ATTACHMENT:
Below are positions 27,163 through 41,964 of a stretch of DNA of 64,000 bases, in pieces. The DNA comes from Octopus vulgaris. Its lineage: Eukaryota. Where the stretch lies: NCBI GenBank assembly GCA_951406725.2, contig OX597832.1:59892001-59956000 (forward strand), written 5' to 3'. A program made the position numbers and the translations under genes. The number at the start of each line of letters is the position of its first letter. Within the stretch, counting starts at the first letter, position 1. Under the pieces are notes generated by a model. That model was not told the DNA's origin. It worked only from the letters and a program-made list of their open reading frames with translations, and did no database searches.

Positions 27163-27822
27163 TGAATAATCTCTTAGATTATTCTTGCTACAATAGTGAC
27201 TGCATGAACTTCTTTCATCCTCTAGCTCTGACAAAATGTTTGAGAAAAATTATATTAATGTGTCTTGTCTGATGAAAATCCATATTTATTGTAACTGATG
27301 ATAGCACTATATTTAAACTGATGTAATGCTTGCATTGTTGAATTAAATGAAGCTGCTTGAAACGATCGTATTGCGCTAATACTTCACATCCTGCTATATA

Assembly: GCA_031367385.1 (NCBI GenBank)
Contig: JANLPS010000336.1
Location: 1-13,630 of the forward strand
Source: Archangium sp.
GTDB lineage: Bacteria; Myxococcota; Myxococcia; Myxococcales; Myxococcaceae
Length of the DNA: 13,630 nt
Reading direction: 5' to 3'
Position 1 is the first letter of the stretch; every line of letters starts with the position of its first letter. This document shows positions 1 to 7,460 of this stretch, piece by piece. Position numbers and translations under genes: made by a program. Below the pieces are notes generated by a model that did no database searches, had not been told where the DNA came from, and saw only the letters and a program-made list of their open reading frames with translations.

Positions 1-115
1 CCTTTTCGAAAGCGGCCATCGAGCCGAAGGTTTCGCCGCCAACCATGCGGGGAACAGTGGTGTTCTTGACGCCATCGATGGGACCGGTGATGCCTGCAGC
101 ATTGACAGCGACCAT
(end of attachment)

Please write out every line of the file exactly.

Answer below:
Below are positions 27,163 through 41,964 of a stretch of DNA of 64,000 bases, in pieces. The DNA comes from Octopus vulgaris. Its lineage: Eukaryota. Where the stretch lies: NCBI GenBank assembly GCA_951406725.2, contig OX597832.1:59892001-59956000 (forward strand), written 5' to 3'. A program made the position numbers and the translations under genes. The number at the start of each line of letters is the position of its first letter. Within the stretch, counting starts at the first letter, position 1. Under the pieces are notes generated by a model. That model was not told the DNA's origin. It worked only from the letters and a program-made list of their open reading frames with translations, and did no database searches.

Positions 27163-27822
27163 TGAATAATCTCTTAGATTATTCTTGCTACAATAGTGAC
27201 TGCATGAACTTCTTTCATCCTCTAGCTCTGACAAAATGTTTGAGAAAAATTATATTAATGTGTCTTGTCTGATGAAAATCCATATTTATTGTAACTGATG
27301 ATAGCACTATATTTAAACTGATGTAATGCTTGCATTGTTGAATTAAATGAAGCTGCTTGAAACGATCGTATTGCGCTAATACTTCACATCCTGCTATATA

Assembly: GCA_031367385.1 (NCBI GenBank)
Contig: JANLPS010000336.1
Location: 1-13,630 of the forward strand
Source: Archangium sp.
GTDB lineage: Bacteria; Myxococcota; Myxococcia; Myxococcales; Myxococcaceae
Length of the DNA: 13,630 nt
Reading direction: 5' to 3'
Position 1 is the first letter of the stretch; every line of letters starts with the position of its first letter. This document shows positions 1 to 7,460 of this stretch, piece by piece. Position numbers and translations under genes: made by a program. Below the pieces are notes generated by a model that did no database searches, had not been told where the DNA came from, and saw only the letters and a program-made list of their open reading frames with translations.

Positions 1-115
1 CCTTTTCGAAAGCGGCCATCGAGCCGAAGGTTTCGCCGCCAACCATGCGGGGAACAGTGGTGTTCTTGACGCCATCGATGGGACCGGTGATGCCTGCAGC
101 ATTGACAGCGACCAT